The Étang PortalMoulin de l'Etang
This is one of the two remaining doors of the fortification of the 16th century. You can still see the locations of the chains of the drawbridge. Also called "Portal of Cabrières" and formerly "Gate of Burlière" in reference to the name of the neighboring district. "Burlière", in Provençal, is the place where people play ball games. To the left, the wash house of the fountain of the pond is one of the 6 wash houses and 8 fountains of Cucuron. These places were where women found themselves and exchanged news of the village.
Cave Cooperative Louérion
In 1925, winemakers decided to gather in cooperatives to work together. After several mergers, the cellars of Lourmarin, Cadenet, Lauris and Cucuron created Louérion (name given to the Luberon by the Romans) in 2009. Today the cooperative extends over 950ha of vineyards in 15 towns of Luberon. The cooperative has 150 co-operators who produce about 47,000hl for different names. Some wines are produced in accordance with the specifications of Agriconfiance quality system.
Olive oil, a Mediterranean symbol
Imported in Provence by the Phoenicians, who founded Marseille 600 BC, the olive tree spread during the Roman era in the south of France. The olive harvest takes place from October to February. Depending on the variety, it usually takes 5 to 7kg of olives for a litre of oil. Olive oil is emblematic of the Mediterranean diet and is found in many typical dishes such as Tapenade (a traditional Provençal olive spread). In the Luberon, several mills will offer their olive oils, each with its own personality.
Ansouis, a hilltop village
The village developed from the 10th century around the castle and the church (11th century) located at the top of a hillock. Positioned at a strategic intersection of old roads, Ansouis was the administrative and trading centre of a barony consisting of Cucuron, Sannes and Motte d'Aigues. Less influential (crisis of the 18th century), less populated (rural exodus of the19th century), the village has kept its dense urban form of the 16th century making it its charm and a rare and precious proof.
The washhouse of Ansouis
Typical with two basins - one for washing and a second one for rinsing with the arrival of water, that had to be very clean. The clothes were soaked in the water by the women, then scrubbed with "soap of Marseille" known to be one of the best detergents, then it was roughly struck several times to the “battoir” to evacuate the dirt and the soap. Rinsing required twisting and bending the laundry before draining. Some women made it their profession: The washerwomen.
The cycle of the vine
In winter, the vine enters a sleep-like state. In spring, vegetative buds begin to develop – this is the period of growth for branches and leaves. In July, the leaves continue to grow and the flowers give grapes. In August, green grapes grow and mature, they turn either red or yellow. In the fall, grapes are harvested during the grape harvesting. Late in the season, the leaves will turn red, dry and fall.
AOC Luberon, recognised know-how
The AOC Luberon, created in 1988, is the result of recognized and proven know-how which is between very ancient traditions, carefully passed down from generation to generation, and the latest advances in technology and oenology. The appellation produces the three colors of wine: red, pink and white. All the AOC is nestled in the heart of the Luberon Regional Park and represents 3,220ha, and produces about 20 million bottles per year.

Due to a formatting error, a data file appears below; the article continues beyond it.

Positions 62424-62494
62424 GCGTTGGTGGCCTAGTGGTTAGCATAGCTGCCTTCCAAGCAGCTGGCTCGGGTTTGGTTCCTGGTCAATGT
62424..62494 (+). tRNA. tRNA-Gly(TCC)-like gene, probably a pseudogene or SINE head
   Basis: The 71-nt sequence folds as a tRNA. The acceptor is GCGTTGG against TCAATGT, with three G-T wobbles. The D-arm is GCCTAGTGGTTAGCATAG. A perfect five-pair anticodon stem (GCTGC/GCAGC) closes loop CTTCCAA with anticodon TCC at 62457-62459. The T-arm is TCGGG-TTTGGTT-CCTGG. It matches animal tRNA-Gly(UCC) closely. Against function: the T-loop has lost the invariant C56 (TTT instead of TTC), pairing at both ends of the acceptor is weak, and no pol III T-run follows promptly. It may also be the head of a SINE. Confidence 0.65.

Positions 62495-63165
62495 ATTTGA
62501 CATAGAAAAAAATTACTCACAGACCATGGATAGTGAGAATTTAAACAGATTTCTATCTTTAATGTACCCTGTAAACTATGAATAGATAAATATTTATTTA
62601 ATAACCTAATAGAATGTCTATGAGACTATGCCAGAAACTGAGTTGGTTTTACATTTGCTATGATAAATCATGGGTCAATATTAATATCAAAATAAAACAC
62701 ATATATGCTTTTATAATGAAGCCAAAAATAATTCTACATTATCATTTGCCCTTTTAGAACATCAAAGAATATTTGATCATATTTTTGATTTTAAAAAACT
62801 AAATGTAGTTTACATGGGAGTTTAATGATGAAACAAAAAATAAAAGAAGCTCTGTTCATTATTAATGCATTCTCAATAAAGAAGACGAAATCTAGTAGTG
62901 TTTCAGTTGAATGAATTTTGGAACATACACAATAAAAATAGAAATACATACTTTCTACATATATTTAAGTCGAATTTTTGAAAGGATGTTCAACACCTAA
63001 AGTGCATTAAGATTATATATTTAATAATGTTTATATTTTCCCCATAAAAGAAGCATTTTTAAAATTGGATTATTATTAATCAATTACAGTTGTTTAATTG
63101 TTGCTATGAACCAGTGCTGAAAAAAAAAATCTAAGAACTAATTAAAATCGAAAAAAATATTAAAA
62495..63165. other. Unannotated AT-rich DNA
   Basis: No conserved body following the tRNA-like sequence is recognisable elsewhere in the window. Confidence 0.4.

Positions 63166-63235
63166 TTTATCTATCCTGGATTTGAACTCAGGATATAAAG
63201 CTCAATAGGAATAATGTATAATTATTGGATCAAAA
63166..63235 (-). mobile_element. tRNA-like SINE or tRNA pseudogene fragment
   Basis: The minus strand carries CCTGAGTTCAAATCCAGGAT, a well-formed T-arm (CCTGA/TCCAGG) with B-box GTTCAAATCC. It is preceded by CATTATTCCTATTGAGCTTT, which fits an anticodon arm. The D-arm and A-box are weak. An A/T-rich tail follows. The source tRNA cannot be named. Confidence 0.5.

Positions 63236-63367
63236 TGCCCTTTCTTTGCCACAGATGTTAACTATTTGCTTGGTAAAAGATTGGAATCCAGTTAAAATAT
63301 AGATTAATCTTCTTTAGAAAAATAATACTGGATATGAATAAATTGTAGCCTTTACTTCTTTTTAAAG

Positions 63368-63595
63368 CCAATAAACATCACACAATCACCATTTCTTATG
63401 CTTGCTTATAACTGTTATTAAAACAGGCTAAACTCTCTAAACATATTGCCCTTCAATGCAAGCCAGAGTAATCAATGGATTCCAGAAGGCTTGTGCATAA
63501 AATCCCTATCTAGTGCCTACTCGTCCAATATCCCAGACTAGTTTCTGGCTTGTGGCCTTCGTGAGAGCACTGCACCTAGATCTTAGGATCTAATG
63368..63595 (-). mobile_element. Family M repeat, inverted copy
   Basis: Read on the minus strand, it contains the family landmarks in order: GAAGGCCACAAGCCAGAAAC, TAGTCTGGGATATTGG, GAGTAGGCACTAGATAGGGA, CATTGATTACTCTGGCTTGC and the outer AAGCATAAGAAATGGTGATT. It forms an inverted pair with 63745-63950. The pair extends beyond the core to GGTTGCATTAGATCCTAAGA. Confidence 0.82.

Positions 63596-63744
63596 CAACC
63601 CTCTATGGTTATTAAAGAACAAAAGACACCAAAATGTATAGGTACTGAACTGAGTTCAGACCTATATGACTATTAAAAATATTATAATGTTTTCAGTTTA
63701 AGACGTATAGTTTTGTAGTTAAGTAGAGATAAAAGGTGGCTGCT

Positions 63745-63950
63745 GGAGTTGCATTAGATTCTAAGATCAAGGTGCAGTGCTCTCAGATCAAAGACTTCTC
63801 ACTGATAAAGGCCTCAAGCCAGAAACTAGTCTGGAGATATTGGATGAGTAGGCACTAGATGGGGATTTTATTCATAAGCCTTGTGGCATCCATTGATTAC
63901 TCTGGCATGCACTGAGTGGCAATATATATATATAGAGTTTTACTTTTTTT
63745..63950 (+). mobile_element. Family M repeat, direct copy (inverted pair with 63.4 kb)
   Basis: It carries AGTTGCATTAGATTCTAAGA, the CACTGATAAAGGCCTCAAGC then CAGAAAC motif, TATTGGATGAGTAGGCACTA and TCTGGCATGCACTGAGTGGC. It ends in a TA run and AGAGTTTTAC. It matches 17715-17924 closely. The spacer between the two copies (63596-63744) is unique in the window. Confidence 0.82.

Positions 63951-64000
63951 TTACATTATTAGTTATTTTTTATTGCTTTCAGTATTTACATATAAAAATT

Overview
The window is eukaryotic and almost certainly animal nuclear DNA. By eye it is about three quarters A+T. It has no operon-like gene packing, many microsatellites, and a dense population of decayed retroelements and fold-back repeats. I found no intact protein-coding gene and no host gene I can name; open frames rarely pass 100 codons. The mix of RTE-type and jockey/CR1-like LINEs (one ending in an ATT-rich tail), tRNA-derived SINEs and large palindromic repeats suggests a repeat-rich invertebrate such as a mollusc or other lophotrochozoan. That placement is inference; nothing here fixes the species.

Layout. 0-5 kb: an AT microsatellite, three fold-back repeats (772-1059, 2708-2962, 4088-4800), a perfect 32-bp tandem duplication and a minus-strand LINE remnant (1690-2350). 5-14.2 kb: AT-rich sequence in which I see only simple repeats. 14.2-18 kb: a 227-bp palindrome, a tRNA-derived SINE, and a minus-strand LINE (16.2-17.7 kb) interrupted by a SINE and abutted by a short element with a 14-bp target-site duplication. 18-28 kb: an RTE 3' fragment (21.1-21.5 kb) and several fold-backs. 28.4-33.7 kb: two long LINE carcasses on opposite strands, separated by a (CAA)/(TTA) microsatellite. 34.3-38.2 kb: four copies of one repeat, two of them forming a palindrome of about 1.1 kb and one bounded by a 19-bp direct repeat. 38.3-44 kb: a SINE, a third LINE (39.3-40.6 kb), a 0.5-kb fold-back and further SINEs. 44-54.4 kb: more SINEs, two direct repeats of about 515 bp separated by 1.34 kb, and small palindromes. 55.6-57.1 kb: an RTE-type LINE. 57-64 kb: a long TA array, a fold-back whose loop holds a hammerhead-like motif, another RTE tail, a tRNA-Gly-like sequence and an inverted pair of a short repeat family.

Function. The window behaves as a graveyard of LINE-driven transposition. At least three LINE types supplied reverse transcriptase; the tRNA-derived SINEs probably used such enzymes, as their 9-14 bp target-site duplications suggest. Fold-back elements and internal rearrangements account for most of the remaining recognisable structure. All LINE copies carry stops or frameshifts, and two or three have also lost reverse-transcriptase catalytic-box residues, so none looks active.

Etang de la Bonde
The pond was created in the 15th century by Lord Fouquet d'Agoult, Baron of Sault, who decided to create a water reserve for the castle of La Tour d'Aigues, and then has an aqueduct made. The lake thus formed was for a long time the supply point for an irrigation network that supplied the valley of Aigues, contributing to the expansion of agriculture and the growth of the territory. Today, the pond is still used for irrigation and is a popular place for swimming.
The source of Mirail
Use of the source of Mirail, upstream of the Motte-d'Aigues, dates back to the Middle Ages. Its unexpected presence in the middle of arid land has been the subject of rivalry and lust amongst the riparians of the Aigues. Source of drinking water, it quenches many small streams, direct tributaries on the right bank of the Durance, like Eze. Today it mostly feeds into the pond Bonde and therefore is used for irrigation by the network of the Canal of Provence Company.
Life is sweet in the shade of plane trees ...
Aigues rests on the Luberon to the north and opens up onto the Durance valley to the south. This landscape with a gently rolling basin is energized by the alternating forests and vineyards. The villages of Aigues are located away from flood-prone areas, mostly on cliffs or hills and facing south. The valley, rich in building heritage (farmhouses, domains), highlighted by remarkable trees, is under increasing pressure from the living area of Aix en Provence.
2,000 years of history of grapevines
Contrary to popular belief, grape growing began here in the ancient times! Greek settlers brought the first vine stocks, but the Romans, great wine lovers, really developed viticulture in the Luberon and the Pays d’Aigues. In the Middle Ages, the members of the church among which great monasteries and Avignon popes were involved in promoting the work of the vine. The Luberon gained recognition in the 20th century as a quality local area for wine production.
The Farmer Markets
For lovers of Provençal flavors: on this great place, the brand "Marché Paysan" has been deposited by the Luberon Regional Nature Park. The goat cheeses are local productions, the fruits and vegetables are from the field "next door" and the honey has just been harvested. In these exhilarating markets, merchants are exclusively producers of the Park selling their own products (St-Martin-de-la-Brasque market on Sundays from May to October).
The village was built in 1506, and like Peypin-d'Aigues, it originated from an agreement between the lords and about fifteen Vaudoise families who agreed to come and repopulate fallow lands. The two villages complement each other: Peypin having a surplus of forests, and Saint-Martin of cultivable lands. During the persecutions of 1545, the village was looted and burned. St. Martin was one of the towns mentioned in the Edict of Merindol of May 20, 1545: It was enough to be a native of it to be sent to the galleys.